Alternatively, you can run the ATCS.cmd (Windows) or ATCS.sh (Linux, MacOS, BSD, Unix...) located at the root of the installation folder of ATCS.
When run, ATCS will ask you for the workspace to use:
Use the "Browse..." button to select the empty folder you created earlier:
Click "Ok" to start ATCS. The window will first appear like this:
This is ugly. Drag the bars within the window to resize the different areas to your liking. ATCS normally remembers every change you make to its UI dimensions, and will restore the window dimensions at the next launch.
To ease further explanations, here are the different areas of the ATCS UI:
The notification area at the bottom is of little interest generally. I've been a bit too lazy in the code to make as useful as it should.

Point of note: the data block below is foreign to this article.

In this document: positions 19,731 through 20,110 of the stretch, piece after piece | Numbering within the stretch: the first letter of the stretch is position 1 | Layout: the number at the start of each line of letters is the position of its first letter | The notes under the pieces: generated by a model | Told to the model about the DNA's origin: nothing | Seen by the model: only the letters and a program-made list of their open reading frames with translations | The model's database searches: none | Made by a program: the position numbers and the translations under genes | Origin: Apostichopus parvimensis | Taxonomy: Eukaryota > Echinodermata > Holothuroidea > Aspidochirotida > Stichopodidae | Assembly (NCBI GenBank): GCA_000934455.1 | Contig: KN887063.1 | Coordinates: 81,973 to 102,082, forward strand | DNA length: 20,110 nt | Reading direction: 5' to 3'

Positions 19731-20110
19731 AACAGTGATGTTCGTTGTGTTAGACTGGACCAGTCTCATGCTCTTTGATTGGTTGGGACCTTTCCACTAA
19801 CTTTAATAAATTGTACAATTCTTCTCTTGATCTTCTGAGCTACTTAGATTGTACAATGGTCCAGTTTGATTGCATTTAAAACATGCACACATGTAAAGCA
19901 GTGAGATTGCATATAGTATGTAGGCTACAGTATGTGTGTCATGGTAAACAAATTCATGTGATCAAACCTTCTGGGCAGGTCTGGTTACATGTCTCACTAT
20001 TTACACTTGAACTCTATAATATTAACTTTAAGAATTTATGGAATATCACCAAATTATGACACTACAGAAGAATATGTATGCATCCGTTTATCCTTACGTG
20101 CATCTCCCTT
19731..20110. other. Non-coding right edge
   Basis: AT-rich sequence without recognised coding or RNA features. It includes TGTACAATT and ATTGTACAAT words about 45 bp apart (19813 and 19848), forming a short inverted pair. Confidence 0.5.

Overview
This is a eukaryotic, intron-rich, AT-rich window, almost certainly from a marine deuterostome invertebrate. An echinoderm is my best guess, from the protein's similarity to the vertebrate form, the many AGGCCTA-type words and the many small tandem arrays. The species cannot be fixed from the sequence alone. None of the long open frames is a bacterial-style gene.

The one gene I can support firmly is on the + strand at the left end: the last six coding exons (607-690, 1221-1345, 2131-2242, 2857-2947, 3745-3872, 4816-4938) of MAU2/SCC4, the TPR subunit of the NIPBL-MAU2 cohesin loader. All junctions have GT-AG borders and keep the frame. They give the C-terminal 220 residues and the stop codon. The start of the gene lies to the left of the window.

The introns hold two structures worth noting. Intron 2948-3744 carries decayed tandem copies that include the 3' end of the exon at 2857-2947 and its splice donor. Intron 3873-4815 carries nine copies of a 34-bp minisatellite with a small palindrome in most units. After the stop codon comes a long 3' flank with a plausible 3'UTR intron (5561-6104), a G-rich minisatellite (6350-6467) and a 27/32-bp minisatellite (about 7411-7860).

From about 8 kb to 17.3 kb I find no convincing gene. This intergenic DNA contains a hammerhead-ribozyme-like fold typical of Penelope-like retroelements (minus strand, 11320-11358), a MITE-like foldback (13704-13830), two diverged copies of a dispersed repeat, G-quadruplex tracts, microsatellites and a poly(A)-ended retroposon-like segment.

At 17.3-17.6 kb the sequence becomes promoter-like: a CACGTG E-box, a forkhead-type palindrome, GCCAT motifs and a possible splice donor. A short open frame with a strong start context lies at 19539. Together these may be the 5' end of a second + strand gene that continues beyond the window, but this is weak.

The menu bar at the top gives you access to all actions in the tool.
The project tree at the left is where you'll browse your projects and the game source. The right-click menu in the project tree gives you access to most actions you can find in the menu bar, showing only items relevant to your current selection in the project tree.
The editor area on the right is where you'll view and edit all game data. The tabs at the top let you switch between opened editors, and close the ones you don't need. The tabs at the bottom give you access to the different views offered by a single editor.
Let's configure ATCS to your liking by using the menu bar to reach the "File->Edit workspace settings..." menu item.
You'll be presented with the following dialog:
This will let you modify the way ATCS can launch an external tool to edit TMX maps (you'll most certainly want Tiled there) and an image viewer/editor.